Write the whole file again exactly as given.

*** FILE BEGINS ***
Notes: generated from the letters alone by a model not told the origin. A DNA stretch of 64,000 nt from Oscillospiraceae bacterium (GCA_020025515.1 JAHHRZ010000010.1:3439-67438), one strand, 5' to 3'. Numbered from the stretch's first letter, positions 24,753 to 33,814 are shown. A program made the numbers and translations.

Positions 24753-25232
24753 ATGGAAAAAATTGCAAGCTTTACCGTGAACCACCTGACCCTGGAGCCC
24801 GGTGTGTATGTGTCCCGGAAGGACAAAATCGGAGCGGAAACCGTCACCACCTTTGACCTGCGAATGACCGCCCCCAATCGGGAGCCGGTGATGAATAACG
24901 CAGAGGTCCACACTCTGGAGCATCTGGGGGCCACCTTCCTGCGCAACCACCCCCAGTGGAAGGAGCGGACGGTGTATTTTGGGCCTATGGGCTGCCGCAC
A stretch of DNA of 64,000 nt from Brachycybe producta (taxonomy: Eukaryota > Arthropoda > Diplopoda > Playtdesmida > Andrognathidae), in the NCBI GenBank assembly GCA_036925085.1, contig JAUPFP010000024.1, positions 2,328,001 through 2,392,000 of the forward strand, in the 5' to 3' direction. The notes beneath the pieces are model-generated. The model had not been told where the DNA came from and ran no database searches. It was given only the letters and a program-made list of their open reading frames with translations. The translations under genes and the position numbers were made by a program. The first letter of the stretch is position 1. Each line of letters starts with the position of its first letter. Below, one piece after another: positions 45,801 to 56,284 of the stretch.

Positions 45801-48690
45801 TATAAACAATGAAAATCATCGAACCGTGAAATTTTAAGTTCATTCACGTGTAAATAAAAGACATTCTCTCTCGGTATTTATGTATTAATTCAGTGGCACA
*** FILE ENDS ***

Notes: generated from the letters alone by a model not told the origin. A DNA stretch of 64,000 nt from Oscillospiraceae bacterium (GCA_020025515.1 JAHHRZ010000010.1:3439-67438), one strand, 5' to 3'. Numbered from the stretch's first letter, positions 24,753 to 33,814 are shown. A program made the numbers and translations.

Positions 24753-25232
24753 ATGGAAAAAATTGCAAGCTTTACCGTGAACCACCTGACCCTGGAGCCC
24801 GGTGTGTATGTGTCCCGGAAGGACAAAATCGGAGCGGAAACCGTCACCACCTTTGACCTGCGAATGACCGCCCCCAATCGGGAGCCGGTGATGAATAACG
24901 CAGAGGTCCACACTCTGGAGCATCTGGGGGCCACCTTCCTGCGCAACCACCCCCAGTGGAAGGAGCGGACGGTGTATTTTGGGCCTATGGGCTGCCGCAC
A stretch of DNA of 64,000 nt from Brachycybe producta (taxonomy: Eukaryota > Arthropoda > Diplopoda > Playtdesmida > Andrognathidae), in the NCBI GenBank assembly GCA_036925085.1, contig JAUPFP010000024.1, positions 2,328,001 through 2,392,000 of the forward strand, in the 5' to 3' direction. The notes beneath the pieces are model-generated. The model had not been told where the DNA came from and ran no database searches. It was given only the letters and a program-made list of their open reading frames with translations. The translations under genes and the position numbers were made by a program. The first letter of the stretch is position 1. Each line of letters starts with the position of its first letter. Below, one piece after another: positions 45,801 to 56,284 of the stretch.

Positions 45801-48690
45801 TATAAACAATGAAAATCATCGAACCGTGAAATTTTAAGTTCATTCACGTGTAAATAAAAGACATTCTCTCTCGGTATTTATGTATTAATTCAGTGGCACA